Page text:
This is going to be on of my more meandering posts, as I'm in a meandering sort of mood , something that's fairly typical of me late in the evening. I rarely get as much done as I expect to do, especially when faced by a computer screen. It never ceases to amaze me that I have in front of me a machine that is perfectly capable of launching and running a space mission, or crunching huge amounts of data, or accessing virtually all the knowledge that has been amassed by mankind, and I end up playing Angry Birds or watching a video of a cat falling off something.
In a way, home computing has become far too easy, and with that it makes it too easy to use a computer as just another way of entertaining us. I remember my first computer - a VIC-20, back in 1981. It had an enormous memory of 3kb, which I enlarged to a staggering 16kb by way of a plug in module in the back. It had a tape recorder for storing and downloading programs, and you could download a program in the incredibly fast time of five minutes. And it had 8 colours! Yes, it was limited, and as for the very notion of the internet....well, there was the possibility of dial-up modems, but they were a) bloody expensive and b) nowhere near what computer nerd movies like War Games suggested you could do with them. Yet I learned more from that machine about what computers could and couldn't do than I have from years of being logged on, surfing and blogging and generally playing with the net. The most important lesson was this: You Get Out What You Put In, or, more succinctly, GIGO (Garbage In, Garbage Out). If you dick around on a computer, you just get dross in the end - good outcomes very much depend on remembering that a PC is a subtle, highly flexible tool that can enhance the work you do or open worlds of opportunities, provided that you're willing to work with it.
Talking of garbage, I won't be weeping any time soon for News International's problems. I feel sorry for the journalists who've lost their jobs through no fault of their own, but in the end the revelation of who had had their phones hacked was too disgusting to be ignored. It's been actually quite interesting to see Parliament actually stand up to Rupert Murdoch - it makes you realise that, by and large, the British Parliament is a remarkably feeble and supine creature much of the time. They've only moved in for a decisive kill because they saw that NI was wounded and they could smell blood. I also suspect that our brave and noble MPs had a bit of a schadenfreude moment, and decided it was payback time for all the bollocks they've had to put up with from Rupert Murdoch's stable of media outlets.
However, NI should not be blamed alone. As has been pointed out by several newpapers, the Guardian in particular, the media and politicians have enjoyed, or possibly endured, a weird symbiotic relationship over the last few years. The journalists know that the MPs are spouting arrant guff most of the time, the MPs know they are spouting arrant guff most of the time, but beacuse of their relationship they carry on with this daft gavotte, one side bleating out sundbites and the other side not just writing it down, but positively encouraging it. In some ways, it was inevitable that newspapers would end up deploying the same kind of espionage tactics traditionally associated with spies - get the story, after all, and you have something that will sell your paper.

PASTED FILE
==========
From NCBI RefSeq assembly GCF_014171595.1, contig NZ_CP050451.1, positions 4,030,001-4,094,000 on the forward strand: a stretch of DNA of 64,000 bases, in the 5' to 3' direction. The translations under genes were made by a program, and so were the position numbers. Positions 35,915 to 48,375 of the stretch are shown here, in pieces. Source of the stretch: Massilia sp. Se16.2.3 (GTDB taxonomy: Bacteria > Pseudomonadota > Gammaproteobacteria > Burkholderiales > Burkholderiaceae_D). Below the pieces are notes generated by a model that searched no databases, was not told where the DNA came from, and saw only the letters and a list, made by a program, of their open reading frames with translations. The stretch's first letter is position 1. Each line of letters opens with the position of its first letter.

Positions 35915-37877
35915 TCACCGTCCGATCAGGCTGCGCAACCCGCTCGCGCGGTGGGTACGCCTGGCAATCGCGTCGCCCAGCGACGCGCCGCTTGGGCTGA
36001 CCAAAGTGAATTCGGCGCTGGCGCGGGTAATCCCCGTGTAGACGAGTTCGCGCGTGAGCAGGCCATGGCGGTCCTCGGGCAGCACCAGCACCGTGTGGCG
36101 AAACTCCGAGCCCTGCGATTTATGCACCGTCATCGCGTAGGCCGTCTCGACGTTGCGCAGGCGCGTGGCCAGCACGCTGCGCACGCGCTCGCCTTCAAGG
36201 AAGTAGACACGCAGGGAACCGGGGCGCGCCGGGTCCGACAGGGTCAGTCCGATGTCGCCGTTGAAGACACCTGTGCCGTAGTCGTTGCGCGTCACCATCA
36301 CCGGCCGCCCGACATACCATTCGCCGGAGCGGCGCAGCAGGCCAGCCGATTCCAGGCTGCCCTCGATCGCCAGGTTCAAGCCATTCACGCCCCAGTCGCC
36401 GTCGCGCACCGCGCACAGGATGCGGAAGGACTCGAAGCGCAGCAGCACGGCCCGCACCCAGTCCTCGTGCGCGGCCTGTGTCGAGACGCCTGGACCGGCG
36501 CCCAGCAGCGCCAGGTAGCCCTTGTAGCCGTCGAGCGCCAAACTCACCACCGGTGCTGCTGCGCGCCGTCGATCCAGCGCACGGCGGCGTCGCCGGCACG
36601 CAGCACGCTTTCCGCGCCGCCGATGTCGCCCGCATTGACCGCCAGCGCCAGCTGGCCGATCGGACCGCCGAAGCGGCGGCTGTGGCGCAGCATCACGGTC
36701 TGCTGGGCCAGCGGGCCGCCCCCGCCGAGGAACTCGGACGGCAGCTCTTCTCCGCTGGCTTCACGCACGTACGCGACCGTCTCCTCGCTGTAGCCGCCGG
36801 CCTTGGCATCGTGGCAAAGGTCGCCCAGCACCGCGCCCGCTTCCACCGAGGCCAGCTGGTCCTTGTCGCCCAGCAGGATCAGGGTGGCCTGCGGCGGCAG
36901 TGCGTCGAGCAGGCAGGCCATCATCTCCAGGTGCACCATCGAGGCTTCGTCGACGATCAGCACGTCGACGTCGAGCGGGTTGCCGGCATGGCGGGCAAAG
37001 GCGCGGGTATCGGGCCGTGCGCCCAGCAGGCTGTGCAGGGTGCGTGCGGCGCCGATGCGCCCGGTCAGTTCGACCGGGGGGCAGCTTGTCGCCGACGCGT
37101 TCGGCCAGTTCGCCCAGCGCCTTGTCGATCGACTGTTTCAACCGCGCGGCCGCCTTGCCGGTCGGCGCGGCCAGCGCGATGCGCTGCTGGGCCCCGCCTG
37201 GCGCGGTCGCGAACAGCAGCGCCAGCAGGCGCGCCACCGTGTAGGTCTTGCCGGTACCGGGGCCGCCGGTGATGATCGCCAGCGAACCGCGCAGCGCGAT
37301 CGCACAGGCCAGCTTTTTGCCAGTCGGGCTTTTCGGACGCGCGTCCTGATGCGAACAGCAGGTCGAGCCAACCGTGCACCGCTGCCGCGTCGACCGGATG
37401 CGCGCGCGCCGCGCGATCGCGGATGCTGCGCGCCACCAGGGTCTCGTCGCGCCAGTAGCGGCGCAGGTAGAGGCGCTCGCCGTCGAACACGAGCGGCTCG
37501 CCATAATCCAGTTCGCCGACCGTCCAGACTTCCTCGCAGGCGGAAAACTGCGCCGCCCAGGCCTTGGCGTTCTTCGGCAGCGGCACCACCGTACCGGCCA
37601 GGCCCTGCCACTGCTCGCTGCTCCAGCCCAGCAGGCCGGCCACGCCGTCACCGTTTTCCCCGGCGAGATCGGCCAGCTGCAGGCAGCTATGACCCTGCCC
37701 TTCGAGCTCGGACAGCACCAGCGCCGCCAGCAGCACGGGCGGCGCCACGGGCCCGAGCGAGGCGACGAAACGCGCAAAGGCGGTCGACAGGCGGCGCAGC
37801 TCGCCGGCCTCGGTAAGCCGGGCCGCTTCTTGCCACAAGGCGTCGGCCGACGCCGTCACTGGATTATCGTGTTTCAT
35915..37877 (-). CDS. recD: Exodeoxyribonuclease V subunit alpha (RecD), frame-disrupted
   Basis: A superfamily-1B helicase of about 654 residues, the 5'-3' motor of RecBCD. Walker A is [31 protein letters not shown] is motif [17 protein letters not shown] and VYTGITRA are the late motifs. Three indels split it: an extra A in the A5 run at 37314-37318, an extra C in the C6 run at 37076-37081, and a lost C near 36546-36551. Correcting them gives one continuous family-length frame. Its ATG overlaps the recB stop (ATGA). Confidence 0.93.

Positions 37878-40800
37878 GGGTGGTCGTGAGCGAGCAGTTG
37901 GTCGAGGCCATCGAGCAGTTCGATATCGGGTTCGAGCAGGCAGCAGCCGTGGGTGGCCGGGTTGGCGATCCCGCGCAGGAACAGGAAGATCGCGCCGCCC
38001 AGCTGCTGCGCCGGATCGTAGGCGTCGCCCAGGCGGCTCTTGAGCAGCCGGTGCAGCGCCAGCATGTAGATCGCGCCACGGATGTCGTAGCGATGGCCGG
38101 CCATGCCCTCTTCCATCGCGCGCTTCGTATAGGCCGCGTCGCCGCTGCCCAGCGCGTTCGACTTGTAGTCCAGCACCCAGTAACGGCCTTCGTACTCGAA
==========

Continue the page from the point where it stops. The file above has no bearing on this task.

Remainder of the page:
And let's not forget that someone buys papers or watches satellite tv - the consumers, who see their media as something to entertain, not to inform, as something to keep them amused and tittivated rather than make them think. Of course, it's entirely human nature to watch, listen to, or read about something shocking, amazing, astonishing or whatever - such things take us out the mundane grind of life. Yet there's entertaining someone and doing actions that are clearly morally reprehensible, to put it mildly.
If you look for garbage from your papers, you'll get garbage. If you want to be informed, ignore papers that just produce sensationalism.
well, seems we're back to the start of this entry in a way.
In other news: my cycling is kind of back on track - I did a somewhat tedious fifty-mile ride down to Basingstoke and back, which served to confirm that I'm pretty much at the necessary fitness levels for the ride to Paris. I was hoping to do a few 1-hour lunchtime rides during the week, but various bits and pieces have prevented me from doing so. And the fundraising seems to be doing OK, as you can probably see from the chart on the right - on which I would ask you to click and sponsor me!